Improving your vocabulary is also a great Scrabble strategy. Start by learning two and three letter words, which can be used to your advantage in every Scrabble game. You may also find it useful to learn Q without U words, as the Q can be one of the most difficult letters in Scrabble. The Q without U words are: qat, qoph, faqir, sheqel, sheqelim, tranq, qanat, qindar, qintar, qwert, and qindarka. Many of these words can also be turned into plurals. Learn archaic, but Scrabble legal, spellings for words, and consider making vocabulary flash cards to beef up your word knowledge.

One of the Scrabble strategies employed heavily by professional Scrabble players is tile tracking. By being aware of how many tiles are in play and how many are left, you can have a better idea of how the board will shape up, and you can predict which letters you might draw. Tile tracking will give you an edge, especially against a player who does not use it. It is also important to use your tiles wisely. The “S” and the blank are two of the most valuable tiles in the game, although their face values are one point and zero, respectively. Each can be used, however, to make a bingo or hook to another word. Try not to use either of these tiles on a play which will score less than 15 points unless you absolutely have to.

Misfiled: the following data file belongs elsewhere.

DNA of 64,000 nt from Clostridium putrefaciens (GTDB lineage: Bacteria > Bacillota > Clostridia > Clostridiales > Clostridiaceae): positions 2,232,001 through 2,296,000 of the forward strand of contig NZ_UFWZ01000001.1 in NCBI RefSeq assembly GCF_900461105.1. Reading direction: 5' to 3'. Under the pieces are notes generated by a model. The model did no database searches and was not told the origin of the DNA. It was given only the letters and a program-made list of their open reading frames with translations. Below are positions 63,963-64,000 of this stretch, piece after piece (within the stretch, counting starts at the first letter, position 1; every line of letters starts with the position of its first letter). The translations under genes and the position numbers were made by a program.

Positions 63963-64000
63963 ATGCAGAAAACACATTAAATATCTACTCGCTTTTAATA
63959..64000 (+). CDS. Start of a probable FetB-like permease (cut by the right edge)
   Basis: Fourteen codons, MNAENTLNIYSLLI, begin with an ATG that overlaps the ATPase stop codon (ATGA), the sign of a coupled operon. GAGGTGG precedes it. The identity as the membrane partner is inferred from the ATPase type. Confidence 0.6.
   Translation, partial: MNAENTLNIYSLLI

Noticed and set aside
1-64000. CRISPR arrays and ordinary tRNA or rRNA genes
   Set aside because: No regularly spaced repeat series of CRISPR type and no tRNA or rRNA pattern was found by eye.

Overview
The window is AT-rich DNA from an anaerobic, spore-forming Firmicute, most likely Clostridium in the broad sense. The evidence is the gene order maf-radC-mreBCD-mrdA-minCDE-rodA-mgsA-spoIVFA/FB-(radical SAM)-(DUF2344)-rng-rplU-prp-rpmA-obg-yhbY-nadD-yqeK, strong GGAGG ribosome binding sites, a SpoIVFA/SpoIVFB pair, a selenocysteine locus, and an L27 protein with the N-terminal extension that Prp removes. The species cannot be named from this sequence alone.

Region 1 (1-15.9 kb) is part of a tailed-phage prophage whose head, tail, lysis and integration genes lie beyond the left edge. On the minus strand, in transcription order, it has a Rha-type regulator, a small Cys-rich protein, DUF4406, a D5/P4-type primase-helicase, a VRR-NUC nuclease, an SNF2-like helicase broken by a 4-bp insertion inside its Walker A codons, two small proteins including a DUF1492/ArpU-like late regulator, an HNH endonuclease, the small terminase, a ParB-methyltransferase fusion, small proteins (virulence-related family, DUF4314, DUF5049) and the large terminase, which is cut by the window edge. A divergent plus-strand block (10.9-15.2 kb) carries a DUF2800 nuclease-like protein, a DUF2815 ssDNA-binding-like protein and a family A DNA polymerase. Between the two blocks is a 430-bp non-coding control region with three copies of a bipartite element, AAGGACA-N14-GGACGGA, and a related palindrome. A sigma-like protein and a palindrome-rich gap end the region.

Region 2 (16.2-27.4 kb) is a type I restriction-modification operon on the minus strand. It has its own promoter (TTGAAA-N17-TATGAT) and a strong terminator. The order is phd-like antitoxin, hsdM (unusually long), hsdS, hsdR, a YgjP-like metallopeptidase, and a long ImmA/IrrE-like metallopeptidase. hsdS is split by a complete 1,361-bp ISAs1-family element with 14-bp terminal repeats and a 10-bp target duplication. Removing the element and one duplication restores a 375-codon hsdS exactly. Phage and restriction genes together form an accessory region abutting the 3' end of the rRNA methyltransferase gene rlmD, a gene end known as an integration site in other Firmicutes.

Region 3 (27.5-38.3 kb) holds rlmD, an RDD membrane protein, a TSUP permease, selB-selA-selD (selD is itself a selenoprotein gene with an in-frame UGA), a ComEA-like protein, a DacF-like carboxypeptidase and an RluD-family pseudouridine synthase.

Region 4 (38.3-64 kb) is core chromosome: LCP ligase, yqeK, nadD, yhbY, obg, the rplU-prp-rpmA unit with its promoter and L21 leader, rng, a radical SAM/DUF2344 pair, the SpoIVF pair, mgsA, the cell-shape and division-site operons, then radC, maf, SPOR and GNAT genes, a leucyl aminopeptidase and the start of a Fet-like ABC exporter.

Finally, while you are tracking tiles and moving tiles around in your rack, try to cycle out high value letters which cannot be used effectively in bingos, like the J. Most bingos are made from letters with low face values, but you can score a hefty amount of points by making a bingo with an “EX-” prefix, or by using a “Q” creatively. Try to maintain a balance of useful tiles in your rack, and constantly search for new connections and words; never settle for your gut instinct when making a move in Scrabble, as the next word you think of may have a higher point value. Employ all of these Scrabble strategies for a fast paced, high scoring game, and happy Scrabbling!

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Mary McMahon
By Mary McMahon

Ever since she began contributing to the site several years ago, Mary has embraced the exciting challenge of being a Sports n' Hobbies researcher and writer. Mary has a liberal arts degree from Goddard College and spends her free time reading, cooking, and exploring the great outdoors.

Discussion Comments
By ScrabbleHlpr — On Aug 06, 2012

Scrabble is not about competition; it's about kudos. My favorite strategy to achieve this effect is to set up the board with words like marijuana, establishment, iteration and deuterium, laid out in simulation of a mega game and then laugh when your friends comment on it.